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Background Ideas For Blog Photos

Taking and styling attractive blog photos is forever a hot topic and concern. It's the thing most people come to see, and it will be the thing to either attract or deter people from the blog. So it has been decreed by the blogging world. Although, that can be argued depending on who you talk to, some may say the written content is king. However, it stands that nice looking images never hurt anyone. 
While the goal is for the photos to look attractive, sometimes how to style the image and what kind of background to use can be a tough decision. Sometimes the usual backdrop gets boring, repetitive, or there is a need to spice things up a bit. While pure, white minimalist images are on trend in the blogging world, having a more interesting backdrop may just turn your images around. 

I was definitely under the minimalist spell when it came to my blog images. I won't lie, I still am. But the all-white backdrop got boring very quickly. Not to mention the way blogger changes the brightness and temperature of the images automatically, and so my white backdrop didn't always look white. The constant reminder to "be yourself with your blog, be unique and different" made me think, "these white backdrops and minimalist images aren't completely me." I do love a monochrome photo, but I was only sticking to that because it was trendy, and I thought that was what worked best for blogs. I love using flat-lays, but I also like my images to look just a little bit busy with a little more to look at. Still minimal but also cute. That led me to start thinking of other things I can use for backdrops and gathered a few ideas to build from. 

Use a clean coffee table or bench. This is an easy one that can be used anytime. For plain white minimalist photos, a white, or even marble, table top is best. And when used with natural sunlight, the white table reflects and brightens up the image. It's like a reflector or light box. For a more rustic feel, use a wooden table top (either polished or rough) or even a bench, window sill or an old wooden crate that's ready to be recycled. 

Take advantage of your duvet cover. If your duvet cover is simple, clean and looks nice, why not use that for a backdrop? I love using this method when photographing particularly large objects. If it's white or a neutral shade, plain or has a simple pattern it can really work quite nice. Try to smooth the cover out as much as possible to look like a flat surface, if you prefer. 

Recycle cardboard boxes. Also for a more rustic and authentic feel, use some cardboard to lay your objects on. This plain backdrop will allow you to get creative with props without making the image too busy or distracting. You could even use glossy white cardboard or, my favourite, flip to a clean page in an old sketchbook (A2 size).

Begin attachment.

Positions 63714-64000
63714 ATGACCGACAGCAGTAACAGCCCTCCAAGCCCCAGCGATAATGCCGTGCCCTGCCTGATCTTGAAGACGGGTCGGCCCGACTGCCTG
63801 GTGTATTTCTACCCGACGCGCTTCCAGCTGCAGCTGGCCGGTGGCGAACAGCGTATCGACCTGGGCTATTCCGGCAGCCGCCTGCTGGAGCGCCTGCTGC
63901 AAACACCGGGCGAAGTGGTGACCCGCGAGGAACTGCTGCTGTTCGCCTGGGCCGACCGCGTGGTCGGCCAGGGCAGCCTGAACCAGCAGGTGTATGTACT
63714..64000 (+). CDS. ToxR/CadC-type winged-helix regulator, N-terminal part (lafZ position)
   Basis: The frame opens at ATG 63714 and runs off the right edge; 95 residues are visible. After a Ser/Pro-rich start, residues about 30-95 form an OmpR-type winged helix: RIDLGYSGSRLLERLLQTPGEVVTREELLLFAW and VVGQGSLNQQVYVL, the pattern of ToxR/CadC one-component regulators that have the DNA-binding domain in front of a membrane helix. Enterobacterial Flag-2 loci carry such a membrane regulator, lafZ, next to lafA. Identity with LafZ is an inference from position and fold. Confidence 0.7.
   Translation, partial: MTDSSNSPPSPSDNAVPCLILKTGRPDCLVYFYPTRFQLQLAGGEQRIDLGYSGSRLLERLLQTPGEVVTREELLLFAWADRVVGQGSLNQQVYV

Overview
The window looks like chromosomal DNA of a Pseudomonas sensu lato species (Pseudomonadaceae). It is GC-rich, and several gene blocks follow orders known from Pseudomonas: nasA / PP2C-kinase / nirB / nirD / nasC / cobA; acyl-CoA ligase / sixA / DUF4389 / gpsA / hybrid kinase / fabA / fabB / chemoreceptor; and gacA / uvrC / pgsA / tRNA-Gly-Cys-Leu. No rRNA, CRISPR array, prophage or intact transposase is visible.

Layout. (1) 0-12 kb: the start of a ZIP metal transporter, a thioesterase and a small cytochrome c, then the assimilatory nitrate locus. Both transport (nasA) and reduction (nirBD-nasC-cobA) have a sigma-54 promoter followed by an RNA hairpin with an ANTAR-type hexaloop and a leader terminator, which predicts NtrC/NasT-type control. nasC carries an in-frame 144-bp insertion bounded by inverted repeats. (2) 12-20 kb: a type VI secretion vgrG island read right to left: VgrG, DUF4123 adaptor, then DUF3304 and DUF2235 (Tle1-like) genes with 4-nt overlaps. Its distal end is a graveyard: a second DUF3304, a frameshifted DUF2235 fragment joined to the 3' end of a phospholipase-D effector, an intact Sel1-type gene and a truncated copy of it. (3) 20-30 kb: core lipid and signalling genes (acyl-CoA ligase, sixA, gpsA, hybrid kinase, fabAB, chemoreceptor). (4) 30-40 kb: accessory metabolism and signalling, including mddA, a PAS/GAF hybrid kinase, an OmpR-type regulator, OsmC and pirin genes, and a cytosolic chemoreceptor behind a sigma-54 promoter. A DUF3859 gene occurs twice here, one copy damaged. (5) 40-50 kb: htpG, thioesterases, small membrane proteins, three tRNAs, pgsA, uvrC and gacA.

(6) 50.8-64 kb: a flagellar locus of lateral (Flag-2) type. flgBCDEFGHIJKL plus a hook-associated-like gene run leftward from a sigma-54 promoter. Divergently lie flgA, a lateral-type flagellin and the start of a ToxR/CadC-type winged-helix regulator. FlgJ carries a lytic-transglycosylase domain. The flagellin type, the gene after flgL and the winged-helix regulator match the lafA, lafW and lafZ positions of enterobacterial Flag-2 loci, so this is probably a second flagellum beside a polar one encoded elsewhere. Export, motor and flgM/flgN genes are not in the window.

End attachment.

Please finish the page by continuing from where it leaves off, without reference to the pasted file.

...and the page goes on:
Get some cheap patterned paper from a craft store. Anything printed on thicker paper will stand the test of time. Why not head to your local craft store and pick up some lovely patterned paper on the cheap? Get some polka dot paper, something with lines and get a few different patterns to mix and match.

Or, print out a pattern on paper at home. If the craft store doesn't have what you're looking for, why not print out something you want at home? This is what I did, with some paper from an old sketchbook and the pattern of my choosing. Try to print it on something other than printer paper so it holds up better and won't wrinkle so easily. Like card stock or the paper from artist sketchbooks. Scan the internet for free backdrops or check out other blogs for freebies they've put up.  
Create a mini studio for smaller objects. Right after I saw this brilliant idea and tutorial from The Nectar Collective, I thought, "duh!". It's what made me think about my blog photo backgrounds in the first place. As a photographer, I thought "Yes! Of course!" As a blogger, I said, "I hadn't ever thought of doing this." 
When making this at home, with a limited budget and limited resources, it might be best to start small and use this strictly for smaller objects. I created mine by using the backgrounds I printed at home on A4 paper, and a thick piece of foam that can stand on its own, to prop up the back. 
Simply place one piece of paper flat on the table/surface you're using and stand the foam on the edge of the paper. Then prop the second background against the foam, standing it up. Angled right, it should stand on its own.
If you can't get thick foam, the next easiest thing to do is peg the backdrop to a piece of strong cardboard, and stand that up against something sturdy so it won't fall over. Easy, cute, lovely.

And, of course, utilising things like magazines, wrapping paper, carpeting and floors, can also make great backdrops if they compliment both the blog and the image in question.  
In other words: have fun, play with your personal style, tastes and look, and see if it can be translated into your photos. 

Photos by Sheree Grace

- Sheree


  1. These are great ideas.
    I really like the mini studio idea, I must try that out :)

    1. Yes, the mini-studio comes in handy and is a cute way to spice things up. I should use it more often myself! x


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Any and all posts that are sponsored or include gifted items will be identified in each post with an individual disclaimer at the bottom of the post stating the nature of it (as either sponsored or gifted.)
All photos are taken by ©Sheree Grace for Kindly, Sheree unless stated otherwise. Posts will always have an indication at the bottom verifying photo credits if sourced elsewhere. Photos by Sheree Grace are not to be taken or used without permission and must be credited with a link if given.